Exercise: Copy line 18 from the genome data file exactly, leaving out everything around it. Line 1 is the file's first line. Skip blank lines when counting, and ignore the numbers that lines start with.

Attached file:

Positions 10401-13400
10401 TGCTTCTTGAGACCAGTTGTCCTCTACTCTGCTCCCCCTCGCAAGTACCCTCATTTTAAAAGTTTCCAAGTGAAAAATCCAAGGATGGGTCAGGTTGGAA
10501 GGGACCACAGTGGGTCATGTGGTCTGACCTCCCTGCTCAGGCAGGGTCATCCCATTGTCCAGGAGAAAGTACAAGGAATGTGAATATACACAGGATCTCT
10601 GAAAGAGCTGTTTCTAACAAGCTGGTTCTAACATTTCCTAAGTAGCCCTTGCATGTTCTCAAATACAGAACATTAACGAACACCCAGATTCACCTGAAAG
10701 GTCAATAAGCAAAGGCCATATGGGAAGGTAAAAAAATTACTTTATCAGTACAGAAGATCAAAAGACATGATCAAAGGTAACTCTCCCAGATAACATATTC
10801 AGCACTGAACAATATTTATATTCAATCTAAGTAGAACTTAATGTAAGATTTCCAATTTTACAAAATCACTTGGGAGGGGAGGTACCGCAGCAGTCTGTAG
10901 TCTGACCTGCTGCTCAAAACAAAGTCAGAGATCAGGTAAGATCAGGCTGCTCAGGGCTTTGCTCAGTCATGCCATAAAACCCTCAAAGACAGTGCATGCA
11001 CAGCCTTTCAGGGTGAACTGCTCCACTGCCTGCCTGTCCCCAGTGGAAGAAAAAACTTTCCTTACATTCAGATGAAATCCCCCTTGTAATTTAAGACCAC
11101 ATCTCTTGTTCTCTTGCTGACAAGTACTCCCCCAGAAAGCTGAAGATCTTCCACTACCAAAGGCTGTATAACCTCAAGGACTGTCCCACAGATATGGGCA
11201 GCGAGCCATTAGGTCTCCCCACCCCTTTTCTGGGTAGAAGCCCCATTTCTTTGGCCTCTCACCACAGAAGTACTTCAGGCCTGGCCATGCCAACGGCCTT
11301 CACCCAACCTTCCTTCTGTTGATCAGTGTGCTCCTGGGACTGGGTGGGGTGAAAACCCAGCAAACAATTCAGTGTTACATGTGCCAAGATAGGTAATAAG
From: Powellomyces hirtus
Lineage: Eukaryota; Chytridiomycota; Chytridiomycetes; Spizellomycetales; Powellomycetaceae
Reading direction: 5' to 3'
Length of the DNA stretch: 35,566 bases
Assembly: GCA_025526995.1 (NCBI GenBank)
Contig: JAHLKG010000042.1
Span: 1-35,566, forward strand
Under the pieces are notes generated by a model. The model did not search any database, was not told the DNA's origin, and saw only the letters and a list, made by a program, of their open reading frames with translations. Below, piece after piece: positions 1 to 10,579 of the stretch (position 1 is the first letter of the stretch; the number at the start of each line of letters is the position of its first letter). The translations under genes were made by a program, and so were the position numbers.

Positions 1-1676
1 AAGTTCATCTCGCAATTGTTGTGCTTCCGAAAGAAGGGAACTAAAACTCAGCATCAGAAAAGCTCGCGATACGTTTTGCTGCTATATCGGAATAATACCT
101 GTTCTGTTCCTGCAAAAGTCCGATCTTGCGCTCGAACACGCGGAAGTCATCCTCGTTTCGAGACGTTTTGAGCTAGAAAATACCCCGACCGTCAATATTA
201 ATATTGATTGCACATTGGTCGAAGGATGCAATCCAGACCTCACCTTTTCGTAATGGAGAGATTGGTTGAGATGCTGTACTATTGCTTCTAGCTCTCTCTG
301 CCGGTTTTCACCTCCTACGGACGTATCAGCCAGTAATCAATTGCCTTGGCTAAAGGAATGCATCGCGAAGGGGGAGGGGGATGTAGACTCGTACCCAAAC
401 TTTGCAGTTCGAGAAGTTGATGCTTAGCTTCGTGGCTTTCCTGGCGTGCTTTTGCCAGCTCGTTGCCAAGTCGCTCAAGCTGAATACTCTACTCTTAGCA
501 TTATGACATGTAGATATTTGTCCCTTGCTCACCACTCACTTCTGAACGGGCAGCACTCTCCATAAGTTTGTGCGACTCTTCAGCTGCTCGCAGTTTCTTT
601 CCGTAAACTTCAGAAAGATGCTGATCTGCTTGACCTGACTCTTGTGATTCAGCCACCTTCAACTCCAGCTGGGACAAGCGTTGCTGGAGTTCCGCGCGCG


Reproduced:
Span: 1-35,566, forward strand